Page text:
The third of a trio of skyscrapers on the west side of Fifth Avenue just north of Madison Square Park, 228-232 Fifth Avenue, also known as the Victoria Building, is a design by Schwartz & Gross, who also designed the eye-catching 212-216 Fifth Avenue a block south. Replacing the Victoria Hotel, a famed work by… Continue reading
While not as refined as its neighbor to the south at 222 Fifth Avenue, 226 Fifth Avenue is still a strong reminder of how accomplished architects of the early 20th Century were in converting residences into commercial buildings. Above the first two floors, the Italianate cornice of the original brownstone of 1852-1853 survives. At the… Continue reading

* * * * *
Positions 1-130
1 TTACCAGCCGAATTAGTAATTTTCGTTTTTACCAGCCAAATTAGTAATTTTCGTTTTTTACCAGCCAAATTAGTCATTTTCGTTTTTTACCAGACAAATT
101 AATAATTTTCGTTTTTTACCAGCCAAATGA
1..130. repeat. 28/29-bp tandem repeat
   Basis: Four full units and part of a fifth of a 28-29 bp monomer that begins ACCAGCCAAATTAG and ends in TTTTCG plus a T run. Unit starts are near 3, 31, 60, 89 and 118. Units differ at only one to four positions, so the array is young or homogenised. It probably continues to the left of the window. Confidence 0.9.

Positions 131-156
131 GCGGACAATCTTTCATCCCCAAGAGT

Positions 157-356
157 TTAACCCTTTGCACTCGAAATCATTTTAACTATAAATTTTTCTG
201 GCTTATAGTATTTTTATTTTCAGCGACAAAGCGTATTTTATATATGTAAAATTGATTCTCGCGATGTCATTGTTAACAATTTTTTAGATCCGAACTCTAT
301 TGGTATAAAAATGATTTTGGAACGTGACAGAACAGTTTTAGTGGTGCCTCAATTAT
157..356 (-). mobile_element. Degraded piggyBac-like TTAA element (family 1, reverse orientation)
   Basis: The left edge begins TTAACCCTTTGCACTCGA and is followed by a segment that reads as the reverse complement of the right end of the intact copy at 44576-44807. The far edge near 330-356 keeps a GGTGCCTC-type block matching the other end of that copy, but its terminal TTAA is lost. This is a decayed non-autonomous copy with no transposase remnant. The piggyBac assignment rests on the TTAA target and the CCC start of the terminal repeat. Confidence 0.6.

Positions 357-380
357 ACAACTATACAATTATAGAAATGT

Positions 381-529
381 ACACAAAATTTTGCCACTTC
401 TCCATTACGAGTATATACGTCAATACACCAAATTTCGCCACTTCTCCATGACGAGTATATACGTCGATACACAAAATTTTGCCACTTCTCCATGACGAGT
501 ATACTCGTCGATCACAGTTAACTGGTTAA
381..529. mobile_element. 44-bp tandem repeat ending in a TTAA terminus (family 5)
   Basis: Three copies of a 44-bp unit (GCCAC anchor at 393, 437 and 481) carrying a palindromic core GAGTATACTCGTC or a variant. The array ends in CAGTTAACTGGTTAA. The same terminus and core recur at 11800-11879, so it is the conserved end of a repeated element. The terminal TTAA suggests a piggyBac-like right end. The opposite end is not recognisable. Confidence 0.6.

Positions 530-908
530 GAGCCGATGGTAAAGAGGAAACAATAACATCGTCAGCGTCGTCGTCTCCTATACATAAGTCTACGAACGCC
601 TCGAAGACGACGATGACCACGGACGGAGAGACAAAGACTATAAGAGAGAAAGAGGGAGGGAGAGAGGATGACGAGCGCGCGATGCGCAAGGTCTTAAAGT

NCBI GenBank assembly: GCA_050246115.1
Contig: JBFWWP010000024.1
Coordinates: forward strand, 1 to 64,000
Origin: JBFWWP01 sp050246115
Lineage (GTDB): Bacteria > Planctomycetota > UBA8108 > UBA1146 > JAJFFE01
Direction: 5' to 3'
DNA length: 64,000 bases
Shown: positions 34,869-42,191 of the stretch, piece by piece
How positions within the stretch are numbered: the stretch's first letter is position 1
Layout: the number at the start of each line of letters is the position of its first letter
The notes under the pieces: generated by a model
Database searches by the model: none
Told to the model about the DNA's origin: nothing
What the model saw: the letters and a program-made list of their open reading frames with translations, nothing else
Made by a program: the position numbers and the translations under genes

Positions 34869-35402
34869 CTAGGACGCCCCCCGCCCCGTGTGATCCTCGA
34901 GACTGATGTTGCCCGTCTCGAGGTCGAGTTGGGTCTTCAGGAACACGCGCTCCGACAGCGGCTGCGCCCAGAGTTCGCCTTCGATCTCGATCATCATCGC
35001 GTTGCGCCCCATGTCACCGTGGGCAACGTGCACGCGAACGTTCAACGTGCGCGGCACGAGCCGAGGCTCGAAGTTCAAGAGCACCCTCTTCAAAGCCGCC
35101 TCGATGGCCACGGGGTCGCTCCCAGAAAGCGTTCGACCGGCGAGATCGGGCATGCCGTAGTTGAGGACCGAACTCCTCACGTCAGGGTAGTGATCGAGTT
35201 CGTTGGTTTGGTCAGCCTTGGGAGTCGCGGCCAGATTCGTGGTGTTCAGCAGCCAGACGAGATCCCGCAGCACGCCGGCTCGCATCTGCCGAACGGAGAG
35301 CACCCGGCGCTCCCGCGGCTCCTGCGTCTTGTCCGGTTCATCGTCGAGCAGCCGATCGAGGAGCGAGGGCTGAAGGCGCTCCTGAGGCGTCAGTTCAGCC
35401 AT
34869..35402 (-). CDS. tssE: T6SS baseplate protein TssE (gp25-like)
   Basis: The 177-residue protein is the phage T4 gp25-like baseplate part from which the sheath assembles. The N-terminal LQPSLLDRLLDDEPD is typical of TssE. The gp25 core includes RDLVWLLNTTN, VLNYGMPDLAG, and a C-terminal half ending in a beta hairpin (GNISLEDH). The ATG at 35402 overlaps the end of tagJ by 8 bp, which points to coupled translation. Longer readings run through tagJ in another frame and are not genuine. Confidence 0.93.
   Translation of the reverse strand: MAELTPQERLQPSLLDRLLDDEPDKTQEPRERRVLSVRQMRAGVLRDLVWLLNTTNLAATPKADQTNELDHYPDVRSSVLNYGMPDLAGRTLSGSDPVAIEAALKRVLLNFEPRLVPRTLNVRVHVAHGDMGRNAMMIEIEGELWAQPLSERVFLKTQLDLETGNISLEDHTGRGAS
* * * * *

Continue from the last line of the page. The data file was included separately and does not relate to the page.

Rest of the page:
In contrast to its neighbor at 222 Fifth, 224 Fifth Avenue is a crass Po-Mo disaster, resembling the tiled interior of an airport lounge men’s room turned inside out.
An elegant and assured façade, 222 Fifth Avenue was converted from a brownstone house in 1912 by architect John C. Westervelt. It is an excellent representation of the upscale shop-front style of early 20th Century New York and an illustration of how civilized and gracious the commercial culture of that era could be. Sympathetic stewardship… Continue reading
A highly accomplished work in the Skyscraper Gothic style forged by architects such as Henry Ives Cobb and Cass Gilbert, 218-220 Fifth Avenue was constructed in 1910-1912 as the Croisic Building by architect Frederick C. Browne. The name of the building may be intended as a reference to the commune in the Loire-Atlantique region of… Continue reading